Euglenids are common, and can be recognized by their prominent flagella (usually 2, sometimes 1) emerging from a pocket at the front of the cell. The forward-pointing flagellum is often quite thick, compared to other flagellates.
In addition, the cell membrane is covered by a pellicle of proteinaceous strips. This pellicle gives the cell a ridged appearance, but can sometimes be hard to see. Cell bodies range from more to less rigid.
Most euglenids can use their flagella to swim, but some have gliding motility as well. The gliding euglenids often point their anterior flagellum in the direction of motion, and keep it largely straight except for the tip, which bends left and right. Aside from motility, the flagellum is also used for sensing and prey-capture.
Although Euglena is photosynthetic, most euglenids are phagotrophic, indicating that the photosynthetic euglenids acquired their ability secondarily.
Prominent thick anterior flagellum, gliding motility, anterior cell body is tapered. Lacking in chloroplasts and hence non-photosynthetic (unlike Euglena). When the cell changed direction in the course of gliding, the cell body deformed from its original rectangular shape.
This cell squirmed a lot, especially when feeding, as can be seen in the animation below. The pellicle is finely ridged, and this is visible in some of the images when viewed at full size. The body contains starch (paramylon) granules.
What appear to be two Peranema cells in the process of pulling apart from each other, their cell bodies squirming and their flagella flailing in the process. They may have been conjugating, or perhaps just finished cellular division.
Euglenid with two flagella easily visible, the anterior-pointing one longer than the posterior-pointing one. Cell body filled with polysaccharide storage granules. However, this individual cell was squirming too much for the identification to be secure.
Cell body oval, with two flagella, both thick. The anterior-pointing flagellum more active than the posterior-pointing flagellum, which is long, relatively straight, and drags behind the cell. It is responsible for the occasional sudden twitching recoil of the cell.
Anisonema cell separation?
I first saw this cell and wondered what could possibly have four flagella, but on closer inspection I realized that it was actually two flagellates, each with two flagella, stuck to each other lengthwise:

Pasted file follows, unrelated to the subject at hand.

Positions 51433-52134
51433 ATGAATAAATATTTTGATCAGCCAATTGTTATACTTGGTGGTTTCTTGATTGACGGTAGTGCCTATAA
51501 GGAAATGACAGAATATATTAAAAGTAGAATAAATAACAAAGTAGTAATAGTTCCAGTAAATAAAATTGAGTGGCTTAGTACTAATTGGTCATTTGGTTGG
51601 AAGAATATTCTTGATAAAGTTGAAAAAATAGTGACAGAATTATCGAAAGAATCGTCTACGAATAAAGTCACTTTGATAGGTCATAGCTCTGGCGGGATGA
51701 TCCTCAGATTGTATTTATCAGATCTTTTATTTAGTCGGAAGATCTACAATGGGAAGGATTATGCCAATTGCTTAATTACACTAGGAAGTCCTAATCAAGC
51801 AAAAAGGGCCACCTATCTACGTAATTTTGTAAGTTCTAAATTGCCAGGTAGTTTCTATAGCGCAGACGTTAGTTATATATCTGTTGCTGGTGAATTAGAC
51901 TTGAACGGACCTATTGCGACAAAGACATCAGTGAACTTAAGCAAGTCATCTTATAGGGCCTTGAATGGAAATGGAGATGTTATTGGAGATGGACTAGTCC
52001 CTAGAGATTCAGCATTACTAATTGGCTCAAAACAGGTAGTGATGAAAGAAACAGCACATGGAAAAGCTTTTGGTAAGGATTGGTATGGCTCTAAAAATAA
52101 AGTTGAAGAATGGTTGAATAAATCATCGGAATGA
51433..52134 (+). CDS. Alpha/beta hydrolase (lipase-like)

The process of separation involved much bodily squirming and beating of flagella, and was video-recorded:
After separation, it was possible to identify the cells as Anisonema:
This unusual euglenid could be called the “durian flagellate”. It has a single thick flagellum emerging from an aperture (see last image above) in a spiky and rigid lorica. Not surprisingly, it does not glide, but instead swims with its flagellum. The inside of the cell is filled with granules which could be paramylon (polysaccharide), like in other euglenids.
The swimming can be quite swift, quickly leaving the observer behind. The flagellum appears to be wound helically backwards around the cell body during swimming. The cell rotates around its axis during swimming. The winding of the flagellum is visible in the following images:
A sense of its speed can be found from this video:
These delightful forms had a peculiar warped shape that reminded me of a well-fried potato chip. These folds and curves are not rigid; I saw some of these changing shape occasionally, but at least one had some difficulty flipping over when wedged between slide and cover-slip.
In some of these pictures, the trailing flagellum, usually thinner and harder to spot than the anterior flagellum, can be seen. Whereas the anterior flagellum moves only at the tip, the trailing flagellum beats in a wave-like motion regularly. Eyespots, vacuoles, and other cytoplasmic inclusions are also indicated. A patterned pellicle can be seen in some images too.
Small gliding euglenids
The smaller euglenids may be Notosolenus (with two flagella) or Petalomonas (with one flagellum), but their small size makes it hard to be sure.